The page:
When a child is happily engaged in an activity in which there is shared interaction with another person and good attention to the activity- then at some level they are successfully integrating sensory information. If a child can play and respond to incoming sensory input, at whatever physical level they are able, and that play is interactive with ongoing opportunities to respond they are learning and successfully integrating. If the child can pass the ball back and forth, look up at the person to whom they are passing the ball, respond to even the simplest communications with action or words they are in a basic peak- processing mode. Having simple successes that then build the brain’s capacity for duplicating that experience is how we all learn. The complexity of the activity can then be increased to so that there is even greater opportunity for new learning.

In addition to considering the sensory qualities of our children’s worlds, Dr. Bruce Perry an expert in brain development and healing reminds us that the essential elements that every human being must experience in order to develop and be healthy are daily interactions in which there is : Safety, Comfort, Mutuality, and Pleasure.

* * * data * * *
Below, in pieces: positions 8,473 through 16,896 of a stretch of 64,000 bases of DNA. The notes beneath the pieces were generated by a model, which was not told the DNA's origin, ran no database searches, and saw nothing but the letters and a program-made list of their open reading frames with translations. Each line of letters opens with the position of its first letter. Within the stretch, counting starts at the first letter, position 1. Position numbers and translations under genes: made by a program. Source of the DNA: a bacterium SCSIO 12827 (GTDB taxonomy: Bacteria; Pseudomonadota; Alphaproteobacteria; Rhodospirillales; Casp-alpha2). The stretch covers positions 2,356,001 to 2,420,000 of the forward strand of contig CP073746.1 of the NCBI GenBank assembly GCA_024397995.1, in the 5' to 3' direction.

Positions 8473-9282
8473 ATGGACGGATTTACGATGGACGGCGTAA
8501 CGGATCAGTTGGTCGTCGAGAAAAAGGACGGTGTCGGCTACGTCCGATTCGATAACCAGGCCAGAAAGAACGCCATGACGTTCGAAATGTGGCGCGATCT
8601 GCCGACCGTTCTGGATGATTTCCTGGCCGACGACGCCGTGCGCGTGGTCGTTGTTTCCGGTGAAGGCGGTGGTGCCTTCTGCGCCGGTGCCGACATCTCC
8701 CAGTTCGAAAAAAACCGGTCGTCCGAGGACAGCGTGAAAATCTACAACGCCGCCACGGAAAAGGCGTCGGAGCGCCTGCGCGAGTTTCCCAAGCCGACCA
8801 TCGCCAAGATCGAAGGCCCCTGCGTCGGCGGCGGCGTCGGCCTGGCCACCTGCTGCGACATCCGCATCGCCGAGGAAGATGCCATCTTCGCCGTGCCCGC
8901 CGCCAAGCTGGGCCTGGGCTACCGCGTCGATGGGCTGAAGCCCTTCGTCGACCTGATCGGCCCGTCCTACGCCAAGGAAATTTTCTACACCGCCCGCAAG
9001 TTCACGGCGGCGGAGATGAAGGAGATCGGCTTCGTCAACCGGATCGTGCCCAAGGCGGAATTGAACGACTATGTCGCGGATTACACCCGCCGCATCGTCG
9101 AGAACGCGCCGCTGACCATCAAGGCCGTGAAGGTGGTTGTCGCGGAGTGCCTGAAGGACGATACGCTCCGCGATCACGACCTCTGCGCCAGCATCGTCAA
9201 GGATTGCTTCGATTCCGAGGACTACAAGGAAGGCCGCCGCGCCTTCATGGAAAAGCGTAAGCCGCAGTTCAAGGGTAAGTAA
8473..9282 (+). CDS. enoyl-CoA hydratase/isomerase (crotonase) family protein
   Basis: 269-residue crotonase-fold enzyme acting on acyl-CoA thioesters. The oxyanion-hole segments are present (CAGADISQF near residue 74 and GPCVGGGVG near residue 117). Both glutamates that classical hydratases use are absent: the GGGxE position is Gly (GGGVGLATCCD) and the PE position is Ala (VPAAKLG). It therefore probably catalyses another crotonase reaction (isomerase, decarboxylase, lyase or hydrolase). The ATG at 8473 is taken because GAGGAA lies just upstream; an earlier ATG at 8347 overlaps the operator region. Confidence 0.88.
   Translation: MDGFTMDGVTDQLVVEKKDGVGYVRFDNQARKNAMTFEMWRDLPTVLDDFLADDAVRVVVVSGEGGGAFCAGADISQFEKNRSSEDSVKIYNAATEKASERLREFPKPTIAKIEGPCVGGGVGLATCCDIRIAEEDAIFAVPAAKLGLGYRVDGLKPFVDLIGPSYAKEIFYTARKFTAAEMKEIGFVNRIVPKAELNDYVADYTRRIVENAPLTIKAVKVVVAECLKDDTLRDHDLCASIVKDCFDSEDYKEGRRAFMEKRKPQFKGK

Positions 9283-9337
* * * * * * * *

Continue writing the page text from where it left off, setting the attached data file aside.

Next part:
Our children who struggle with success, and/or whose behaviors challenge our enjoyment of them need us to stay mindful that if we want to improve their success and behaviors we must consciously create successful interactions with them. They need us to expand our awareness of their sensory world and consciously strive to create the experiences that allow for these essential human elements. They need us to create the environments and the opportunities to develop their brains ability to process and utilize sensory input.  And they need us to remember that when both parties feel safe, comfortable, mutually engaged, and are having fun- the opportunity for growth is greatest!

If the concepts presented in this article make sense, but you are still struggling with how to apply them to your child. And/or your child needs a person other than their loving caretakers to be a part of the program to assist your child’s development please contact your local Occupational Therapist.  If you’re in the Portland area, give me a call and we can chat bout how to serve your needs.